Researchers can use the following four strategies to facilitate inclusive engagement among stakeholders in the production and use of evidence.

Cultivate equitable partnerships with external stakeholders

especially those groups that will be affected by the research, from the outset of research projects. Seek out practitioner, parent, policy maker, and student voices when designing and implementing the research rather than treating them only as audiences for the results. Mutualistic partnerships that attend to equity can ensure that questions address relevant issues and improve the likelihood that evidence will be used.

Report findings in language that is free of jargon and easily accessible

to parents, classroom teachers, and other non-researchers. Include discussion of what the research findings might look like in practice for various stakeholders. Too often, research sits outside of school contexts and is not accessible to the educators, families, and policymakers who may want to use it.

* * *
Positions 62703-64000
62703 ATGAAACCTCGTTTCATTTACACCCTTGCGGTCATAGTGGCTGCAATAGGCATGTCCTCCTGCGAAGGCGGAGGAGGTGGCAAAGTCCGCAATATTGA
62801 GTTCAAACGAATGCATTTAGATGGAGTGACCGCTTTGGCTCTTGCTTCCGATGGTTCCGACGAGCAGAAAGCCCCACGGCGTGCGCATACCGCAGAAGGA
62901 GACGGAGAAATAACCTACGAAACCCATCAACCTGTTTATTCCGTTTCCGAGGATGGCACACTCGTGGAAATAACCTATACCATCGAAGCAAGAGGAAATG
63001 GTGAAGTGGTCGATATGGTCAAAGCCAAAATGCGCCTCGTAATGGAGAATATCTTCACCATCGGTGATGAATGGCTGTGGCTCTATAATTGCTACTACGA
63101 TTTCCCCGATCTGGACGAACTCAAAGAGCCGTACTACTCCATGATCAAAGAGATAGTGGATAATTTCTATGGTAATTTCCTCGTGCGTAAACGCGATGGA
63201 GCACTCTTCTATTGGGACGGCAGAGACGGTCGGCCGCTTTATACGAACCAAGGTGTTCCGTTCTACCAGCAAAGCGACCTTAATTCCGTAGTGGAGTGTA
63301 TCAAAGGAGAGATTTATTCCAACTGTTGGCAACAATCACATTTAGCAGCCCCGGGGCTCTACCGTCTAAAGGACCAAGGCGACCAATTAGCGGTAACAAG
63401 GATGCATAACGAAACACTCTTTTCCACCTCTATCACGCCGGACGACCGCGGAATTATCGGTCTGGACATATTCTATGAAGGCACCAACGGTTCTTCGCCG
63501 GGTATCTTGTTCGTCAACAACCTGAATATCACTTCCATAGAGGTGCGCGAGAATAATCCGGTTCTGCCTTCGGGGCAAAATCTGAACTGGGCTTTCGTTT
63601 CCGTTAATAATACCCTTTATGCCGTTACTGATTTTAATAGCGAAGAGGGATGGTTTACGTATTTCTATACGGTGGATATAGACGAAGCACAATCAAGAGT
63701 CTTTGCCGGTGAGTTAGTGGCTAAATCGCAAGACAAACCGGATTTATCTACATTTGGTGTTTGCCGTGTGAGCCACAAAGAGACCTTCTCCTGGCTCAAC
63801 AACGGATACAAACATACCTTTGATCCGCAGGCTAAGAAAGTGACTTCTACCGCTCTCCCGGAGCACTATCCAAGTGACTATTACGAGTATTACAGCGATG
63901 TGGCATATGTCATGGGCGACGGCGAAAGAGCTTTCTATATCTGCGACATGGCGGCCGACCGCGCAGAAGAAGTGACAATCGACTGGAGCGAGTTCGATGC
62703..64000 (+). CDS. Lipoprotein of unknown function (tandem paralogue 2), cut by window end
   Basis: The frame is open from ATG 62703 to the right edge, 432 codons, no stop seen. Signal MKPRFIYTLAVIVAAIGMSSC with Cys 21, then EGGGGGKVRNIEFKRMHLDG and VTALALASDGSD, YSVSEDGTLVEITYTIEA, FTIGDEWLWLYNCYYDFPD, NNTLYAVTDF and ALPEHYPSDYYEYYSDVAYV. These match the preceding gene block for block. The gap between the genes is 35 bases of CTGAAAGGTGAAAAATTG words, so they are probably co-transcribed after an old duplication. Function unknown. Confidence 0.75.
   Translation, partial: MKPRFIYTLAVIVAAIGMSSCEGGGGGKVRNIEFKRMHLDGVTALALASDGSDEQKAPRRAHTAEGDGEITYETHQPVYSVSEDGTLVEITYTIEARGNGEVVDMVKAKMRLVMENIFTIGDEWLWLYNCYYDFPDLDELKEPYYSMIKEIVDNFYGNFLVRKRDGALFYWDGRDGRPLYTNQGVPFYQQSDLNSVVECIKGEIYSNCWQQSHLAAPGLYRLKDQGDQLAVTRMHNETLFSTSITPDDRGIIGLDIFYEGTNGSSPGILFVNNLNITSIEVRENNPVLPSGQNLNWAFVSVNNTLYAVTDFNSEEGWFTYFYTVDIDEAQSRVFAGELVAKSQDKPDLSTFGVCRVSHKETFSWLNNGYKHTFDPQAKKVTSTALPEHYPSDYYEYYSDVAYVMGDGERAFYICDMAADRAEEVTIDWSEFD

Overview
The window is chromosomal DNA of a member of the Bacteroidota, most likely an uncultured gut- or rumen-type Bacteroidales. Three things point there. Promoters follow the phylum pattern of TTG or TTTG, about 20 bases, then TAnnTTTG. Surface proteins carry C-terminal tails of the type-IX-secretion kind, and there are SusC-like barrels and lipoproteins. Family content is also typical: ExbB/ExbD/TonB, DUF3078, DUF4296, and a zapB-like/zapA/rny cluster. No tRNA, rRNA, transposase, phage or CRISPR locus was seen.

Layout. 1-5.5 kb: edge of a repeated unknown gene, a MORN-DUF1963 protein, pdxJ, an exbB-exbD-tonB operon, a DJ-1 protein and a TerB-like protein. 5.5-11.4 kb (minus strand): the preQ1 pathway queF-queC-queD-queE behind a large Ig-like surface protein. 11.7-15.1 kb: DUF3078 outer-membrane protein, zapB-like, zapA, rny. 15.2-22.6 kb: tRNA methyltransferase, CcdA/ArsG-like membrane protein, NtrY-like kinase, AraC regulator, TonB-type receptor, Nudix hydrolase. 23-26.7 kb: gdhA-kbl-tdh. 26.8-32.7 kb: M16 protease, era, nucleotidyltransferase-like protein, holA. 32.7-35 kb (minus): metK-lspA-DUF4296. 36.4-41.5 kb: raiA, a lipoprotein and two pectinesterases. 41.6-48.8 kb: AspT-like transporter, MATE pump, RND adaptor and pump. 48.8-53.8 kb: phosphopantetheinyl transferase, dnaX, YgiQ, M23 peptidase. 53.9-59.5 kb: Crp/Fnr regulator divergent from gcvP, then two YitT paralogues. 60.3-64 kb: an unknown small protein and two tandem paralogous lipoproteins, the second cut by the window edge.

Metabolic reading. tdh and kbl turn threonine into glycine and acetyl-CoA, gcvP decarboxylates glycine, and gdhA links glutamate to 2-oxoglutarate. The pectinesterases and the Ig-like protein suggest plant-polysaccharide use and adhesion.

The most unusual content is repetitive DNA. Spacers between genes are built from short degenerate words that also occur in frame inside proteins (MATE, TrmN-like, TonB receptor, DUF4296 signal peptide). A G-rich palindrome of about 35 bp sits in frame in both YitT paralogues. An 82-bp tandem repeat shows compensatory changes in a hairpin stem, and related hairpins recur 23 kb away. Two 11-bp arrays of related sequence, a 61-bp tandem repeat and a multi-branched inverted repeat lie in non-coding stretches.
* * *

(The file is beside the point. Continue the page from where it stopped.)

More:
Participate in public discussion

by pursuing alternative outreach channels (e.g., open source journals, non-expert conferences, blog posts, op-eds, school board meetings). This means moving beyond traditional formats (e.g., peer-reviewed journals, research conferences) that too-often exclude the vast majority of stakeholders.

Create institutional cultures, incentives, and training opportunities

at universities and beyond that support researchers at different career stages and of different backgrounds to engage in this work.